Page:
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Interview center to aid child abuse victims

John HartAt the county Behavioral Health offices in the HEW building in Nevada City, Robert Erickson (left), the behavioral health director, and Rodney Gillespie, project coordinator for the Victim/Witness Assistance Center, appear in the interview room as the video camera and other people watch on the other side of a two-way mirror.
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From time to time, children suspected of being sexually abused get rides down to Placer County to give their accounts of alleged molestations.

An interviewer asks the child questions, and an array of people -Epolice, prosecutors and others involved in the case – listen from another room.

The Nevada County Sheriff’s Office arranged such an interview just this week.



“It really replaces the child having to tell their story over and over and over again,” said Fiona Tuttle, coordinator for the Placer County Multi Disciplinary Interview Center.

Now Nevada County, after two years of planning, is getting its own MDIC for interviewing young victims, said Rod Gillespie, director of the county Victim/Witness Assistance Center.




“It creates a lot less trauma for the child, and we just think it’s going to be a better prosecution tool,” he said.

It will open soon after Jan. 1 at the HEW Complex in Nevada City, according to Gillespie.

A signing ceremony is today for the involved agencies -EVictim/Witness; the Sheriff’s Office; Grass Valley, Nevada City and Truckee police departments; County Counsel; Child Protective Services and Child Abuse Prevention Council.

Gillespie estimated the center will initially conduct 40 interviews a year – likely for children ages 4 to 17 – with the numbers increasing as it phases in interviews for suspected elder abuse victims and dependent adults.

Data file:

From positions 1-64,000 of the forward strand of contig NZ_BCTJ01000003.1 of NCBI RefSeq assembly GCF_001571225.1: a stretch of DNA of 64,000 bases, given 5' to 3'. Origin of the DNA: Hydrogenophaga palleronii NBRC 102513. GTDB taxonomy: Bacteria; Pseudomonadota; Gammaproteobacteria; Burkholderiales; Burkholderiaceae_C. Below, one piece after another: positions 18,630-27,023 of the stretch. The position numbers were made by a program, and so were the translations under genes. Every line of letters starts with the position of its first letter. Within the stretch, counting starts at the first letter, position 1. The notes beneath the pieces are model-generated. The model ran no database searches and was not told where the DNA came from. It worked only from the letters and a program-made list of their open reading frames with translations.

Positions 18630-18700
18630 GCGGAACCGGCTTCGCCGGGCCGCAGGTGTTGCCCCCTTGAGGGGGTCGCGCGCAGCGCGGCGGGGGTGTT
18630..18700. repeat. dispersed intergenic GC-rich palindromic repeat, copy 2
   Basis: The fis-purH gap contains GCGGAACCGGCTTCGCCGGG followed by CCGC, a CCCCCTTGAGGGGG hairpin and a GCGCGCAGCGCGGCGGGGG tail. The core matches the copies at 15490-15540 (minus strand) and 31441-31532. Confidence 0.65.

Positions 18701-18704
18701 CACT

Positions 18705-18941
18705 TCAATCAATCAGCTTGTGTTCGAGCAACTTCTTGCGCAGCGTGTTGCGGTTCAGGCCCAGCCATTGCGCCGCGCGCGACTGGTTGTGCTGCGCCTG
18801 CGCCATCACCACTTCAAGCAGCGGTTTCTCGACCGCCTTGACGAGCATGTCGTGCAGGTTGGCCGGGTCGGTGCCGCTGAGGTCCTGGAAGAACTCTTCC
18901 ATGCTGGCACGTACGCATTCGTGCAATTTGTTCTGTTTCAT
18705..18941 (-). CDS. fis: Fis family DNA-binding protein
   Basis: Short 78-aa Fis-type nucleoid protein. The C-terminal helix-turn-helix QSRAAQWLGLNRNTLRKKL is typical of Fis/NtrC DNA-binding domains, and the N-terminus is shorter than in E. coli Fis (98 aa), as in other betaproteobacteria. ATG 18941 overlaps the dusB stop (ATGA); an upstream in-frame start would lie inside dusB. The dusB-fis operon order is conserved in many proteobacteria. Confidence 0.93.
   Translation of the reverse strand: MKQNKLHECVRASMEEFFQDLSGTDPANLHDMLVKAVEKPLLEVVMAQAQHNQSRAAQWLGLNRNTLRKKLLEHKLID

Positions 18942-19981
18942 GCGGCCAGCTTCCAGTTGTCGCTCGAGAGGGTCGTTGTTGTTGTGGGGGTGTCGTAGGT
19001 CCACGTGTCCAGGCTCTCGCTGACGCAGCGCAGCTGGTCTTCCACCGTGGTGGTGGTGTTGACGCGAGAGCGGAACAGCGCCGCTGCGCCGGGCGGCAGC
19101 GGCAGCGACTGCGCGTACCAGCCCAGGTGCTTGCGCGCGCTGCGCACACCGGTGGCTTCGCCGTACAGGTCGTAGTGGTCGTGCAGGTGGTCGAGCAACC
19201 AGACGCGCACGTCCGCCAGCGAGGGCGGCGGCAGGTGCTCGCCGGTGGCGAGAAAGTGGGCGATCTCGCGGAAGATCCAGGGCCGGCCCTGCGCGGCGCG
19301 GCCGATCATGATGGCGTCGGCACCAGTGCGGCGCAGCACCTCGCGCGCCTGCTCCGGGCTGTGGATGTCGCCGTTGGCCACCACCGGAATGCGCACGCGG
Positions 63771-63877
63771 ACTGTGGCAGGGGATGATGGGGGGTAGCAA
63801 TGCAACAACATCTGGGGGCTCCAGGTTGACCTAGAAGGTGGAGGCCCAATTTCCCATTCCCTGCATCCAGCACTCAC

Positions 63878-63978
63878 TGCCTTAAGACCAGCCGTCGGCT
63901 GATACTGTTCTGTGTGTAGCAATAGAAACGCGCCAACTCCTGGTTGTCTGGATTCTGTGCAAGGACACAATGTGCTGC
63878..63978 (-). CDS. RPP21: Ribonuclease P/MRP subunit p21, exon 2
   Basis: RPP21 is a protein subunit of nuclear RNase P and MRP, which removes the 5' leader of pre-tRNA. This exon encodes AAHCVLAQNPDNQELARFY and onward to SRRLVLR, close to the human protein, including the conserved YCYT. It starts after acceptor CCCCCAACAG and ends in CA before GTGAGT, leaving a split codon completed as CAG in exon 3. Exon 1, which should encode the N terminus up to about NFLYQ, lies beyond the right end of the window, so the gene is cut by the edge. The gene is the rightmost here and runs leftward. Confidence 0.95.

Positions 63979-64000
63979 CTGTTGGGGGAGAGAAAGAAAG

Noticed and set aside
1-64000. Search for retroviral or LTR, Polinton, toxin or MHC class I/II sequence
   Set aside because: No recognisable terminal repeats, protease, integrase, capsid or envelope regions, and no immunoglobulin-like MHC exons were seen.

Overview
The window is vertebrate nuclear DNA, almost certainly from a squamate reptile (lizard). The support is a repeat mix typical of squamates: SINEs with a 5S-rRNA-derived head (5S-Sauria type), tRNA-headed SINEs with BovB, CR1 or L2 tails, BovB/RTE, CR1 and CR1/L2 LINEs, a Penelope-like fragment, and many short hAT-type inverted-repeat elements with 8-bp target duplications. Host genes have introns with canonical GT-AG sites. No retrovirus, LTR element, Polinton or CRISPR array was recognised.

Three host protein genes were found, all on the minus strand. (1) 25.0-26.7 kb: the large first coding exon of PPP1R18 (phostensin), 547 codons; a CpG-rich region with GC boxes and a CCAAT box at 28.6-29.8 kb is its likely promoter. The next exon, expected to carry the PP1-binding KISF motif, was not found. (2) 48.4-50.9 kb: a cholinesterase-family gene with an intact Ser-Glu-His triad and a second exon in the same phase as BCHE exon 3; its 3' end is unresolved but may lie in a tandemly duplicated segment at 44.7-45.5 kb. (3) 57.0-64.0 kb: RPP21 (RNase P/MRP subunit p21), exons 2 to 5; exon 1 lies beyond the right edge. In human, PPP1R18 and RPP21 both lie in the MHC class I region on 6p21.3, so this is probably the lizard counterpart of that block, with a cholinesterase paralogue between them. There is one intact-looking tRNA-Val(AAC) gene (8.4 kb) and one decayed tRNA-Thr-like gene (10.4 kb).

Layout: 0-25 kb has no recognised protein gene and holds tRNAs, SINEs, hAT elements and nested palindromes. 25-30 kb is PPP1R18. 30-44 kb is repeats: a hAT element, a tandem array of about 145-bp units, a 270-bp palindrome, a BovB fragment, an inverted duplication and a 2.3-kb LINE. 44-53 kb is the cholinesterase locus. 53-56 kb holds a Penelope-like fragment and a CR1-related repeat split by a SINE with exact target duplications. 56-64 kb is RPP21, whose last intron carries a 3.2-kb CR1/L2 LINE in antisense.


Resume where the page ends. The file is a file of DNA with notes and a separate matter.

One of the four to five people trained for interviews will ask the child questions as others involved in the investigation watch from behind a two-way mirror. The interview will be videotaped and audiotaped, and there will be occasional breaks for others to suggest various questions.

Currently, a child is often questioned by a patrol officer, then a detective. A prosecutor and others frequently have follow-up questions.

“In some sense we’re asking law enforcement to give up a traditional role,” Gillespie said.

He expects the streamlined process will keep fewer cases from going to trial, thus less trauma for the child, because the interview will provide more convincing evidence.

Such interview centers aren’t new. California has 54 of them, according to Tuttle, and Placer County’s has been around more than 10 years. Her center has conducted 110 interviews so far this year, a figure that includes both sexual and physical abuse.

She didn’t have data to show how the center has changed trial rates, but she said only two such cases now go to trial each year.

Gillespie and others modeled their new center after Placer County’s. He also worked with experts at Sonoma State University and arranged no-cost interviewing training. Now he’s seeking grant money to hire a part-time coordinator.


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